• 30 JAN 18
    The Business of Empathy

    The Business of Empathy

    “Empathy is the most essential quality of civilization.” – Roger Ebert.

    In a fast-paced world of sales, competition, and automated phone systems, one would think that Corporate and Non-profit America would have embraced empathy as the most important customer service qualification as a whole by now. Because we all know how much we really love it when Rep A from Industry X sticks to the infuriating script of his/her company that tells us immediately we are not being heard. By ‘love’, I mean ‘loathe’.

    Plenty of statistics haven proven how empathy can boost company sales, simply because customer service relies on human sensitivity. And every business is customer service based – whether overt or not. Call centers for almost every company, for example, are outsourced to third parties, which keep a checklist that include meaningless apologies and canned responses. As soon as we hear that mechanical, detached voice, we dread the cold, artificial, and fruitless conversation that we know is about to take place. That lack of empathy alone drives customers into the arms of their competition, causing revenue loss for the apathetic company. The difference between someone saying “I can’t help you” to “Let’s see what I can do to fix this for you” makes all the difference in the world for the consumer. We feel like someone actually has our back. That feeling breeds loyalty and loyalty always ensures profits.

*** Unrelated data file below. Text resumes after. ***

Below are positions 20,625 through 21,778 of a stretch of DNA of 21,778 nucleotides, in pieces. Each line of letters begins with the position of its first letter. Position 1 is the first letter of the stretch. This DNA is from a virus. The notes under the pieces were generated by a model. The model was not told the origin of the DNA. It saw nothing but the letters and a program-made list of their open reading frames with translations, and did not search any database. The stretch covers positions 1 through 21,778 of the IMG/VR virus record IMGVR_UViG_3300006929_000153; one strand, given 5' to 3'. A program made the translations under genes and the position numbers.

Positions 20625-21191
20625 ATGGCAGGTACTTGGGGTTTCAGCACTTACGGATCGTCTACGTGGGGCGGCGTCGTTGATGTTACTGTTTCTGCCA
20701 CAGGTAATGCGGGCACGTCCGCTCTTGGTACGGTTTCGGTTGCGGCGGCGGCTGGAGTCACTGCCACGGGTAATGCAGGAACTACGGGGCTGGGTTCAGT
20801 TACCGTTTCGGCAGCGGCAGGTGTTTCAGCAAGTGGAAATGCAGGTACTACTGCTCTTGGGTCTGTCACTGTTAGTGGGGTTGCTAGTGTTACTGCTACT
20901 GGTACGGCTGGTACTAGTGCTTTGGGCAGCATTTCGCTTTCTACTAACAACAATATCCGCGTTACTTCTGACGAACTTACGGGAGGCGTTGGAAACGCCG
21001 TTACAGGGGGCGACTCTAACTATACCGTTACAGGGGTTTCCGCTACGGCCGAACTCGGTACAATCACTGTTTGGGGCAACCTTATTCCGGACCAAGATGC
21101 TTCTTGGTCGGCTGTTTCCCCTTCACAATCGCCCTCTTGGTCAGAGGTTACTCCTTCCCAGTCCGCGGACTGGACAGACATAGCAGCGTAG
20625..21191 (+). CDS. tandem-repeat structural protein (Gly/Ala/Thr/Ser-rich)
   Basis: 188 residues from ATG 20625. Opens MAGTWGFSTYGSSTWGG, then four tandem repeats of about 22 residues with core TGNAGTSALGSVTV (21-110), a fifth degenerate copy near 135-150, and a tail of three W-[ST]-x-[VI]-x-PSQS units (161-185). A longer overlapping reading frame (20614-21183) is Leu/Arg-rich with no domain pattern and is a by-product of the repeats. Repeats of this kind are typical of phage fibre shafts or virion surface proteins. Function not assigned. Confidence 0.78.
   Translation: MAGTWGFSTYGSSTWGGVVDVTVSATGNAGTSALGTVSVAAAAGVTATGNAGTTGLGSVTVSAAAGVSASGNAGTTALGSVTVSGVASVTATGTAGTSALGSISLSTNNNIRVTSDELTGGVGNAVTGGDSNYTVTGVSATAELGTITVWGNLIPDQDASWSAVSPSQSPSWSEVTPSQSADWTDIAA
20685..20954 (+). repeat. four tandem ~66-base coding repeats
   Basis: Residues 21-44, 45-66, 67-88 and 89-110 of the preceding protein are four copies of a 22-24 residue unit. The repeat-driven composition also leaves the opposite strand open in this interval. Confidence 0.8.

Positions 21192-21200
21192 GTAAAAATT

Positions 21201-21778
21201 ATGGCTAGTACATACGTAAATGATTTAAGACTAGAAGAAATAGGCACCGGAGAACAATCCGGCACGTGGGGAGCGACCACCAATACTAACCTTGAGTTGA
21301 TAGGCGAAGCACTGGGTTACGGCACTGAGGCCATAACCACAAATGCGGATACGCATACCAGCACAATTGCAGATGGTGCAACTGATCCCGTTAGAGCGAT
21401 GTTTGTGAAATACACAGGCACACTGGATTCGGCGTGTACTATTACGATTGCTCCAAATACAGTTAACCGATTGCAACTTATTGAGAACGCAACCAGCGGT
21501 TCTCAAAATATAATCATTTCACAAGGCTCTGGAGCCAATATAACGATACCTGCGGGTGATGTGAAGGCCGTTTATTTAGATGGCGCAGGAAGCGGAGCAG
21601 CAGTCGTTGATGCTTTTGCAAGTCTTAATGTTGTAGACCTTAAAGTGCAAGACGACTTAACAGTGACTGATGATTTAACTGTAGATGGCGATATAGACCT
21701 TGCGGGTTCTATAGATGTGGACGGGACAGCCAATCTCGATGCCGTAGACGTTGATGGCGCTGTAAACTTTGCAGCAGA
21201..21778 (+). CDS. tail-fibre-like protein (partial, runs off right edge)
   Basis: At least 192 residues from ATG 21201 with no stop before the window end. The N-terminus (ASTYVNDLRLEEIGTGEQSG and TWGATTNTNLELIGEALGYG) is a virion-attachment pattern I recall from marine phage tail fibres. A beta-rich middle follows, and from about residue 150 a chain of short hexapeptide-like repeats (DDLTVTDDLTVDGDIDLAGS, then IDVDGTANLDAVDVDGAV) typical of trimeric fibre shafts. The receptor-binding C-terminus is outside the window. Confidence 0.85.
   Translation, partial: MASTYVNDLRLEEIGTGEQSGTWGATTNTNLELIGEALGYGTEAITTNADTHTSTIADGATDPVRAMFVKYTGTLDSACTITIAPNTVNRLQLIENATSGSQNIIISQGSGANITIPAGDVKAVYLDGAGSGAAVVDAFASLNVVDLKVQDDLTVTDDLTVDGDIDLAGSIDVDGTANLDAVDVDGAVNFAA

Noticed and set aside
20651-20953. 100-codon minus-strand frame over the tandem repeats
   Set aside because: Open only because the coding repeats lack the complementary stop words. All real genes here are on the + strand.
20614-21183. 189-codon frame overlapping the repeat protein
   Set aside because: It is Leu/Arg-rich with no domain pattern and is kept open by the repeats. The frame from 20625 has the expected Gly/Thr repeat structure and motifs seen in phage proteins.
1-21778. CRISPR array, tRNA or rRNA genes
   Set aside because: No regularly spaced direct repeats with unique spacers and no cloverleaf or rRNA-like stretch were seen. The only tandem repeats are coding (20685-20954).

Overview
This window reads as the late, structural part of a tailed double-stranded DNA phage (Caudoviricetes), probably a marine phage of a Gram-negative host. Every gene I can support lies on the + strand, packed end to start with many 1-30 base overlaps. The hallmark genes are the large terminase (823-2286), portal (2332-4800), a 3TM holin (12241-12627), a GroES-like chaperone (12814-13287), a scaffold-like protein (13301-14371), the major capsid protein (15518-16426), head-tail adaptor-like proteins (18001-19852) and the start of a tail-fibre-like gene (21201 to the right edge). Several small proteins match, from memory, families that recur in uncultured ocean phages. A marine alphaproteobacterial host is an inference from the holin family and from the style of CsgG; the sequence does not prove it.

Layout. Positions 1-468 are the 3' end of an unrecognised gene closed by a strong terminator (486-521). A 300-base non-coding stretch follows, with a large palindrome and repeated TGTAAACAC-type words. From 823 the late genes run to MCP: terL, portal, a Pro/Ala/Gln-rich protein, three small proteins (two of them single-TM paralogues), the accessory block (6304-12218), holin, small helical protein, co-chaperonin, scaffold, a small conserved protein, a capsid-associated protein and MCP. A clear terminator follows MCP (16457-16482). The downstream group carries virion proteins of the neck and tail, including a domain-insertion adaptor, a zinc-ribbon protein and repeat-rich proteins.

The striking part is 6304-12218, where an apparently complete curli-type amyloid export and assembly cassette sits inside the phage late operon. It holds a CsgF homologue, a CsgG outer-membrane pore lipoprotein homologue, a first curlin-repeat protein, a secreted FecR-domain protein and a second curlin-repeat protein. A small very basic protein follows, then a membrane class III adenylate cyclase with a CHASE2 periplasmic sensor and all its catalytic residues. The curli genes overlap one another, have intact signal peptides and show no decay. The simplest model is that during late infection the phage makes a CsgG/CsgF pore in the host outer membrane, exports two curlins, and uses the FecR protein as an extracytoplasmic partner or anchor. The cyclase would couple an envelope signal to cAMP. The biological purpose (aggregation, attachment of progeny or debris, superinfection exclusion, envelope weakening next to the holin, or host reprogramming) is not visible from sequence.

The business of empathy is simply behavioral economics and better people management skills connected and applied. Simple enough and yet so many companies are still falling short of this standard, causing them painful losses.

    Several online based companies and retail stores embraced the “empathy culture” long before it was a culture. We don’t have to press 10 different menu buttons and repeatedly ask for a ‘representative’ before we finally get a real person. We don’t have to hunt down a floor sales person to help us find an item. These companies have millions of loyal customers because they understand that every single person needs to be heard, seen, and understood, and that we need practical help at different times.

    Empathy in business isn’t about being an “empath”. It’s simply taking care of the people who take care of you. It’s throwing out the cold script and checklist and actively listening so that real understanding and help can be offered. It’s being the best of humanity. Ultimately, it’s each one of us asking ourselves, “If that was me on the line, how would I want to be helped?” Because keeping a loyal customer is far cheaper than trying to get a new one.

    The outward expression of empathy will always be courtesy. And courtesy will always yield a profit – no matter the industry.

    [by: Saskia Lynge]

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